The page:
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Marine and Coastal Access Act 2009

Section 301: River estuaries

750.Subsection (1) provides that this section applies where the coast is interrupted by a river.

751.Subsection (2) provides that Natural England may treat the relevant upstream waters of any river as if they were the sea. Section 309 says that “the sea”, in this Part of the Act, does not include any part of a river which is upstream of the seaward limit of the river’s estuarial waters; however this section allows Natural England to treat relevant upstream waters as if they were the sea. This is necessary because section 300 defines the English coast as being the coast of England adjacent to the sea and section 296 relates the coastal access duty to the English coast.

752.Subsection (3) defines the relevant upstream waters (which Natural England may treat as if they were the sea) as estuarial waters of the river upstream of the seaward limit of estuarial waters either (subsection (3)(a)) to the first bridge or tunnel by means of which the public may cross the river on foot (“the first public foot crossing” which is defined in subsection (8)), or (subsection (3)(b)) to some point it specifies before (downstream of) the first public foot crossing. Any decision to treat estuarial waters as if they were the sea under either subsection (3)(a) or subsection (3)(b) is subject to the general provisions about the coastal access duty set out in section 297. This is clarified in subsection (5).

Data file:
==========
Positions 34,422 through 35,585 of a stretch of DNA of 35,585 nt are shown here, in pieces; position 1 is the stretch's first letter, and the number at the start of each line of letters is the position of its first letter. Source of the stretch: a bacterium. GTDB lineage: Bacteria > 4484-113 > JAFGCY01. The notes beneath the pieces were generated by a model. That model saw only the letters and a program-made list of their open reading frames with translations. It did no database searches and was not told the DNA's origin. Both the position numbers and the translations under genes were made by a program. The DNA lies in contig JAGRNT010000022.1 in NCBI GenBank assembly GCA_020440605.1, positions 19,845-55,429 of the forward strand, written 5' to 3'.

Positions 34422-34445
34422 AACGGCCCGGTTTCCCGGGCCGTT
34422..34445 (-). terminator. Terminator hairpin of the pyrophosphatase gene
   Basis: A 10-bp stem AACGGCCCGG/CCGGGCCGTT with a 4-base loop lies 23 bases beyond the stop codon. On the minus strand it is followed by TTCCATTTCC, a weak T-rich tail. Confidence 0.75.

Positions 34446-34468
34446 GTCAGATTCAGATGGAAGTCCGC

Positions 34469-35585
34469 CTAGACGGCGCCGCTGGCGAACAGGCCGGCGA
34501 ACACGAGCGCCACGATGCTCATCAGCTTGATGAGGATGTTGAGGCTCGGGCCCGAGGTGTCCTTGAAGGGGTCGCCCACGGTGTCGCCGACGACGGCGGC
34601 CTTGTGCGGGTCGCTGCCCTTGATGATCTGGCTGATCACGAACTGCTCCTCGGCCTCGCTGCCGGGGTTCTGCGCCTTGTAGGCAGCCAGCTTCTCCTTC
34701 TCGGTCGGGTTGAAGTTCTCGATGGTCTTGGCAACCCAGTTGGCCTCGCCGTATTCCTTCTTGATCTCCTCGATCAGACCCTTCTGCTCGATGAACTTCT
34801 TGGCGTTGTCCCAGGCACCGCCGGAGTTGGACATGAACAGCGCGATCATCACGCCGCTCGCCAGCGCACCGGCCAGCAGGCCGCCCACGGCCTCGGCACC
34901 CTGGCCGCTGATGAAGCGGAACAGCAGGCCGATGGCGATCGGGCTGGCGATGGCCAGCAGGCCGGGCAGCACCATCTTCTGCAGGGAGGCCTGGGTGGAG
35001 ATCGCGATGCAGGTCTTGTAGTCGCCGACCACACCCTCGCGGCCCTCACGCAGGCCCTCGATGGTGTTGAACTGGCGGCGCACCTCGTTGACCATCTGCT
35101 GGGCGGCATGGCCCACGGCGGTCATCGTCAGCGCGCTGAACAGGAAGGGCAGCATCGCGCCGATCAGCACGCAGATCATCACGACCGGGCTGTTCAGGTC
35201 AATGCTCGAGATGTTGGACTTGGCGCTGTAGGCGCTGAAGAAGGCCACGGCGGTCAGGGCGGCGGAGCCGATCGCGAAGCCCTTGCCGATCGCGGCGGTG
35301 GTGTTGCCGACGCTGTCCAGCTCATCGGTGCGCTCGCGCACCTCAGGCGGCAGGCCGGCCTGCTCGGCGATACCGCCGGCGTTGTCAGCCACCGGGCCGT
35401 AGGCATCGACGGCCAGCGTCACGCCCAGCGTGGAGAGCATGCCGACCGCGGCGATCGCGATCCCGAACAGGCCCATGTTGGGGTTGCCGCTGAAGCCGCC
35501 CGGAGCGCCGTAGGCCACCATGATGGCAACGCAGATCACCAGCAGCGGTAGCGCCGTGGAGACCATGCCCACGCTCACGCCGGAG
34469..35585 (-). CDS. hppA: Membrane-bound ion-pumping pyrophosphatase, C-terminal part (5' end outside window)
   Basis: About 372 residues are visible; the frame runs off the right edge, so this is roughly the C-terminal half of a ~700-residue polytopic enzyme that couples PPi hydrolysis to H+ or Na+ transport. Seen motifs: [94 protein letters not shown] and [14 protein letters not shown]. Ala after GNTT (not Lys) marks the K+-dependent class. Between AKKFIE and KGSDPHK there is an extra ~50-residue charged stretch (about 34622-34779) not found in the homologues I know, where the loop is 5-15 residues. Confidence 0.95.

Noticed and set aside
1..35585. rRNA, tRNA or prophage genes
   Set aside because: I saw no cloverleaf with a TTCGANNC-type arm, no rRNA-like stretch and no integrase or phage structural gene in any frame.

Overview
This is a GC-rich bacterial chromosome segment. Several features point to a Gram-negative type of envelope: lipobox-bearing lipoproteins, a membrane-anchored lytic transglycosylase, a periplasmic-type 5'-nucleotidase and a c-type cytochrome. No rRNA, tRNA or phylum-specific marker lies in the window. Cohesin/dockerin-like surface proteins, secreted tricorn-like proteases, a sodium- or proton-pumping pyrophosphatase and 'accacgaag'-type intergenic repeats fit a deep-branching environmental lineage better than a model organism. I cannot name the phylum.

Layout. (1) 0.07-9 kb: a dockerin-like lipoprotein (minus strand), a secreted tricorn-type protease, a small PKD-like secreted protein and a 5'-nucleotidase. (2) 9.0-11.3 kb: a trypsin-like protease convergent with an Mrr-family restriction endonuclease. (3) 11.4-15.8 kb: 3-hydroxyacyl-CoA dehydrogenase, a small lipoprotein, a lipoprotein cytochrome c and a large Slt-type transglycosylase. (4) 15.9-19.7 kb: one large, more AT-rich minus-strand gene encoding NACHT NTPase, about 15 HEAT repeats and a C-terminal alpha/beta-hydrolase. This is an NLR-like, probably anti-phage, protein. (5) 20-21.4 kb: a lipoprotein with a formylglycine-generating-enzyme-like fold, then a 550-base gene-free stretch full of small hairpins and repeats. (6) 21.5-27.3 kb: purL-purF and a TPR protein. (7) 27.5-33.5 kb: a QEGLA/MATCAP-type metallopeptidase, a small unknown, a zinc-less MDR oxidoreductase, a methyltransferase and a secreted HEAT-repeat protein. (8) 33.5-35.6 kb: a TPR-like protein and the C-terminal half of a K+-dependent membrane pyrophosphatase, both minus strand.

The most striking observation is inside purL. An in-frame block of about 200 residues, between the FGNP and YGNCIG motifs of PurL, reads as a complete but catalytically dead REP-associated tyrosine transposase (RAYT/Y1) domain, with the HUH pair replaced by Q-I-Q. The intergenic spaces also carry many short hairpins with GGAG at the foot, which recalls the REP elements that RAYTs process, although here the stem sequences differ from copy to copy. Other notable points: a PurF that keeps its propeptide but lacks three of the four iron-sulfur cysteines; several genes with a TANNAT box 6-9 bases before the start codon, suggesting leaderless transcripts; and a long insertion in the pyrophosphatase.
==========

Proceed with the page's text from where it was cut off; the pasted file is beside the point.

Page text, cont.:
753.Subsection (4) sets out certain matters to which Natural England must have regard, in addition to the matters to which it must have regard in applying subsections (2) or (3) of section 297 (general provisions about the coastal access duty). These are (a) the nature of the land, for instance whether it bears a greater resemblance to either typical coastal land or typical riverine land; (b) the topography of the shoreline for instance how indented it is and hence how awkward a journey might result from including it in the route; (c) the width of the river, which again would contribute to whether it is closer to typically coastal or to typically riverine land; (d) the recreational benefit to the public of including land; (e) the extent of potential excepted land (the presence of a large expanse of excepted land could influence the decision as to whether to include that part of the estuary in the coastal margin or not); (f) the desirability of continuing the route to a particular feature (for instance to an intersection with a footpath or road, or car park) or viewpoint, and (g) the existence of a ferry by which the public may cross the river. This list is not exhaustive. As well as having regard to the matters in section 297(2), Natural England must also comply with section 297(3).

754.Subsection (6) gives the Secretary of State powers corresponding to those given to Natural England as set out in subsections (1) to (5).

755.Subsection (7) makes it clear that the Secretary of State’s decisions under subsection (2), and compliance with the requirements set out in section 297 are independent of any decision taken by Natural England. This means that the Secretary of State may make a different decision about whether waters of a river are to be treated as part of the sea.

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